We quickly realize how hearty things are at the base camp of Pik Lenin (that’s how it’s spelled here in English). A large tent serves as a canteen and of course almost all other guests are already standing in line in front of the buffet when our group arrives punctually at 7 pm for dinner. Some spend here already weeks and acclimatize themselves in full board between the base camp and different higher situated intermediate camps. To these they haul up provisions on several days. They are supported by horses and Sherpas. Almost all of them have the same goal in mind. They want to be on the 7,134-meter peak of Peak Lenin when the weather conditions are favorable.
The names of the Pamir peaks still recall the legacy of the Soviet Union, and in 2019 there is nothing to suggest a Russian war of aggression in Ukraine. Alpine groups from Russia and Ukraine are peacefully preparing only an attack. The summit of Pik Lenin is to be conquered – and all of them have a surprisingly big hunger. Peak Communism is the highest Pamir peak at 7,495 meters and the second highest, Peak Lenin, is in front of me as it is hit by the last rays of the day’s sun.
Summit of contrasts
The scenery could not be more contrasting. While batteries are being charged at Basecamp and the full moon rises over the mountains, the thin plume of smoke from the stoves fired with cattle dung rises from the yurts of the frugal Kyrgyz nomads. I tuck myself into my thick down sleeping bag with the intention of getting up early.
At dawn, the gentle high mountain landscape with hills and small lakes captivates me. In the distance the Tien Chen mountains can be seen and behind me the glacier-covered Pamir giants. Horses graze sporadically and occasionally a whole herd passes me at a loud gallop.
A single white horse stands out against the dark background, but also attracts attention by its behavior. A short time after passing me at point-blank range, (presumably) its owner arrives and, out of breath, looks off into the distance where the gray horse grazes as if it had never bolted.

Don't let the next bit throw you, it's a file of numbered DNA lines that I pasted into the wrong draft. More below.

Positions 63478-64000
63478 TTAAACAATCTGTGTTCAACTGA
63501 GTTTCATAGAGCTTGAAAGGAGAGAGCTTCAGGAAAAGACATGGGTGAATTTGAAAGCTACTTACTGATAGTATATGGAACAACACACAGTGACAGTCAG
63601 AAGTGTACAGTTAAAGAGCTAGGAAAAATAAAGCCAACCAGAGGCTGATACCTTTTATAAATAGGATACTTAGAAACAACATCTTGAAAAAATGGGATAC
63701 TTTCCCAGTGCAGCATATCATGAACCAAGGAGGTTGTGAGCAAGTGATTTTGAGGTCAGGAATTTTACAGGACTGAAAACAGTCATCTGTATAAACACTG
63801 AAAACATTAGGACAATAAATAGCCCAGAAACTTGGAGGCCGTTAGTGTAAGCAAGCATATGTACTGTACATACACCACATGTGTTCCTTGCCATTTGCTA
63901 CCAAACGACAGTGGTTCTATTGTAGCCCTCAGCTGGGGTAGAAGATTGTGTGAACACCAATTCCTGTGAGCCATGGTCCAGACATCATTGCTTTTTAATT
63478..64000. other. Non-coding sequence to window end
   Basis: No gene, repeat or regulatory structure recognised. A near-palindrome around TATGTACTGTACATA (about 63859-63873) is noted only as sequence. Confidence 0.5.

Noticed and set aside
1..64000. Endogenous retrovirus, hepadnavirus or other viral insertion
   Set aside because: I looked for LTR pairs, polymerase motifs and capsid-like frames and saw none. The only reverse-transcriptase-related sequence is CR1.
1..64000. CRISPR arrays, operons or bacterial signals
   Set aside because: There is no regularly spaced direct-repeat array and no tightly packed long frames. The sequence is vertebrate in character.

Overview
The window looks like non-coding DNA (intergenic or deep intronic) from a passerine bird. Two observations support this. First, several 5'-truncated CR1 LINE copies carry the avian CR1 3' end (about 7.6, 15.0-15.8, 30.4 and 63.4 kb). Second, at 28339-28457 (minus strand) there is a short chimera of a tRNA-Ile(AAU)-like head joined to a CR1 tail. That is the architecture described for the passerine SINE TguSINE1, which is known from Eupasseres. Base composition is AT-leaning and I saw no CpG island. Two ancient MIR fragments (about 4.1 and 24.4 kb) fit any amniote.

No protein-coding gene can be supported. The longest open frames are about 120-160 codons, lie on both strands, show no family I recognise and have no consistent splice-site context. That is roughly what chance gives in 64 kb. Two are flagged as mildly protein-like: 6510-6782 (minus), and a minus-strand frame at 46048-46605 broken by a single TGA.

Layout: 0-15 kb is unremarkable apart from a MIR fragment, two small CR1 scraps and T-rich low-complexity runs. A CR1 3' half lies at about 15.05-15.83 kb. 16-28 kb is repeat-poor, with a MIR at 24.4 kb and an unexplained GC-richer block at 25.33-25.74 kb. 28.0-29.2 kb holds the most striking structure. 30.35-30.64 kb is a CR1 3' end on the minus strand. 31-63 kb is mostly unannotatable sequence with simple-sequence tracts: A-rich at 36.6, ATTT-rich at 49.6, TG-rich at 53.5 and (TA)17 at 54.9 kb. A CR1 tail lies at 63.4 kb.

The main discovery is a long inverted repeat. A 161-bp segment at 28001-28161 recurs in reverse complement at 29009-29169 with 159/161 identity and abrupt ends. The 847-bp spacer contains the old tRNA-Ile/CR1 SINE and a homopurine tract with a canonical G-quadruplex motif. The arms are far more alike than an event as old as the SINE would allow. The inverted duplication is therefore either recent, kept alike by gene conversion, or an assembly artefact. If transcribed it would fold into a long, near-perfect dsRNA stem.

Meanwhile, plumes of smoke from nearby yurts announce that a busy day is beginning for Kyrgyz herders. Women are milking cows, men are preparing horses and children are washing themselves at the ice-cold water in the riverbed.
The local with whom I exchange my first words this morning is a boy who first waves to me shyly and then asks for my name in English. He introduces himself as Dschangube and points to the bridle above his arm: “Horse?”. I nod and wordlessly we set off together. I don’t worry about the destination. It’s no big surprise when Dschangube finds a horse that willingly lets him put on the bridle. Skillfully he swings himself on it, pulls the reins around and poses for my photo.
Then, using only sign language, Dschangube makes it clear to me that he can photograph me on the horse. Just as I am completely clueless as to how to mount without stirrups, he also accepts his challenge. So while I somehow manage to get on the horse’s back, Dschangube has kept which is the shutter button of my camera. In any case, he succeeded very well in taking the photo.
On the road in the footsteps of Marco Polo
The Silk Road leads to the most promising places in the world. On the so-called Pamir Highway, the old trade route in High Asia leads through the Pamir Mountains, where, along with the Himalayas, the Karakoram and the Hindu Kush, the highest mountains on earth can be found. Even Marco Polo used some of the routes on his journey to China, which still lead across the roof of the world today.
The city of Dushanbe is located on the Silk Road and, as in the Middle Ages, is still an important trading center today. This is proven by the many representative buildings and the lively life in the modern market hall. The amount of fresh products and especially the variety of oriental spices are overwhelming. With this calendar you can enjoy the Orient in abundance for a whole year.
The costs of accommodation with half board were covered by the organizer
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